Adoptive Mother Convicted of Abusing Girl

Keo Sokuntheavy was convicted Monday of physically abusing her adopted daughter and sentenced in absentia to eight months in prison plus a five-year suspended sentence.

The Phnom Penh Municipal Court placed the 8-year-old girl Keo Sokuntheavy was convicted of abusing in the custody of the human rights NGO Li­cad­ho.

Kek Galabru, president of Li­cadho, voiced regret that the sentence was so short and that the majority of it was suspended. “I regret the court’s verdict as [Keo Sokuntheavy] has committed such a serious crime,” she said. “[In the future] she might do it again. Despite the court’s sentence, it is as if she is not guil­ty at all.”

Judge Bunninh Bunary said the sentence was relatively short because Keo Sokuntheavy seemed contrite. “She used to take care of that child, and she provided her with love. But when she got angry, she could not control herself, and she confessed that,” the judge said after reading the verdict.

Last week, the girl testified that Keo Sokuntheavy beat her al­most daily and asked not to be returned to her adoptive mother. Neighbors also testified that the girl had been severely whipped.

Keo Sokuntheavy denied ever whipping the child. She was not well enough to attend the hearing Monday, her attorney, Khiev Sepphan, told the court.

Khiev Sepphan said Keo So­kun­theavy has not decided whether to appeal. She has two months and 15 days to file an appeal.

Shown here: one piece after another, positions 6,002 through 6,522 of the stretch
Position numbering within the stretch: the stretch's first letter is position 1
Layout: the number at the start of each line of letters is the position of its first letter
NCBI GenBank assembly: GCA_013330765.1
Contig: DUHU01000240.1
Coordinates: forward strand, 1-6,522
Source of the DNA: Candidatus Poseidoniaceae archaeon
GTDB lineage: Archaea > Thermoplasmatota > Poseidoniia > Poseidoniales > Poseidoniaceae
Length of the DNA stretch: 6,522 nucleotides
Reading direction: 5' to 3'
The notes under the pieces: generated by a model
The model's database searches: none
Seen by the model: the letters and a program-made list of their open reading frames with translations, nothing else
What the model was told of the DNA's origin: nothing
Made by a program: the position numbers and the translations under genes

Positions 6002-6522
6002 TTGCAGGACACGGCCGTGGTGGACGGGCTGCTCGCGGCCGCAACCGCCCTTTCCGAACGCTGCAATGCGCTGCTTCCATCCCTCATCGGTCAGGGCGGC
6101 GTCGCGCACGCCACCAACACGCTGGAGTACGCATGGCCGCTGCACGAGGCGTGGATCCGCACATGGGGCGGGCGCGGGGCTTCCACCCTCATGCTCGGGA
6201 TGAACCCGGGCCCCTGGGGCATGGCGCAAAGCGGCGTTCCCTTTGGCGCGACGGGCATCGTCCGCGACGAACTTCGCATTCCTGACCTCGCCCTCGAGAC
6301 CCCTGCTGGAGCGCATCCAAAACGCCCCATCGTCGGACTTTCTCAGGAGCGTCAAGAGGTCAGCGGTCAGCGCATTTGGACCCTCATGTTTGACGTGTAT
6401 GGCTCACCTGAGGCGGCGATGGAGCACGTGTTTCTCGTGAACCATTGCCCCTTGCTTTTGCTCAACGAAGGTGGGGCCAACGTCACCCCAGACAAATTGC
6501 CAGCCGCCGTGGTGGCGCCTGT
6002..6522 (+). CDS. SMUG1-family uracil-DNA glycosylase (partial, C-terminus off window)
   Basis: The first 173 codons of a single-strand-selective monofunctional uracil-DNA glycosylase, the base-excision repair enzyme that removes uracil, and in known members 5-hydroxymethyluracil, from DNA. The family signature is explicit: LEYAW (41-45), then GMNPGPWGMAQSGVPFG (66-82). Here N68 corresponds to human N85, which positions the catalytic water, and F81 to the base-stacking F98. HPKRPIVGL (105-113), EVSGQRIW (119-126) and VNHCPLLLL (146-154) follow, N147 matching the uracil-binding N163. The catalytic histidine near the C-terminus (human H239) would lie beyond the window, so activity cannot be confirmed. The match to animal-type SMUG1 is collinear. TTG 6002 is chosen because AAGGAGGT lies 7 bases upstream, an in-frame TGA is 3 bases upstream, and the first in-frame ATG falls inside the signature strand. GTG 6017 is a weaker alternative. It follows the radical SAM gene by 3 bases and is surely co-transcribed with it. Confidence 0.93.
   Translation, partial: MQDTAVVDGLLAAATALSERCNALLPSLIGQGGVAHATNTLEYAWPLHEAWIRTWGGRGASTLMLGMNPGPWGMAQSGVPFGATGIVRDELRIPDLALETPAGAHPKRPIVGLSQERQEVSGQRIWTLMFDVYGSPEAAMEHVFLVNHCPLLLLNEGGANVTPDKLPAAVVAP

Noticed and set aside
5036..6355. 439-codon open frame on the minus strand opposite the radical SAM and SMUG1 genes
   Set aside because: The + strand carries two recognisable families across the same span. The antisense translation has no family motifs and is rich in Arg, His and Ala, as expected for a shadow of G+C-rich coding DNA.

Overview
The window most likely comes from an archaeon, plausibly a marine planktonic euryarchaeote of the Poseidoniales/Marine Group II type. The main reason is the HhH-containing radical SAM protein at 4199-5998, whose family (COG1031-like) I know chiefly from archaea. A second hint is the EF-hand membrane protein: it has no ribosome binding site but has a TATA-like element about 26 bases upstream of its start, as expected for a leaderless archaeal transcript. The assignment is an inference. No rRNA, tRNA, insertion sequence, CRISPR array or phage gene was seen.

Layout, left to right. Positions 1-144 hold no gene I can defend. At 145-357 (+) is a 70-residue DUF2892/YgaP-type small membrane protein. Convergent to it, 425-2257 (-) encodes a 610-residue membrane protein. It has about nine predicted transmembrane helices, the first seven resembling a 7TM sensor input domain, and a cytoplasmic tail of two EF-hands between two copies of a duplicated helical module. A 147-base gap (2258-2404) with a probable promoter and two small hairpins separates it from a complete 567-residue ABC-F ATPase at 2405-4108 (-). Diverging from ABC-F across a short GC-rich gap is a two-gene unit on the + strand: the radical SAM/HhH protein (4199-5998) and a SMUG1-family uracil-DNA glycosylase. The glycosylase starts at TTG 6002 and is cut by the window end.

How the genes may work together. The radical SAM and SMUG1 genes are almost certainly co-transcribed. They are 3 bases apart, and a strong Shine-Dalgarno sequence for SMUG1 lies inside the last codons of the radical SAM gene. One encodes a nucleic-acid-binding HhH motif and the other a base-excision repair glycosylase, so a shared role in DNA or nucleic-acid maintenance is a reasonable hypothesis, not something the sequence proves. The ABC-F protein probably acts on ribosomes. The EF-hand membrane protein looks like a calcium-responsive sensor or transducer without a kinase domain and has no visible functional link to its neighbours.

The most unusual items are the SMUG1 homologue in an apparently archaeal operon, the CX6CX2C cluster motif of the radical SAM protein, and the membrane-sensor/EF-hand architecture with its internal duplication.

Police removed the child from Keo Sokuntheavy in February, acting on information from Li­cad­ho and another NGO. Doctors ex­amined the girl and found she had fresh injuries, including a 4 cm head wound that required three stitches, a black eye, and bruises on her back, arms, legs and chest. She also had scars from old wounds.

Licadho took custody of the girl, who had been living with Keo Sokuntheavy and her husband for about six months.

Keo Sokuntheavy reacted by filing a complaint against Li­cad­ho, accusing the group of illegally confining the child. The court granted Licadho temporary custody of the child until the case could be decided.

“We firmly believe that it is not normal or acceptable for parents or guardians of children to whip them repeatedly with electrical wire, beat them with sticks, kick them to the floor and threaten to kill them,” Kek Galabru said. “This was not a case of a parent imposing some kind of reasonable discipline on a child. This was a case of systematic, prolonged torture of a child.”

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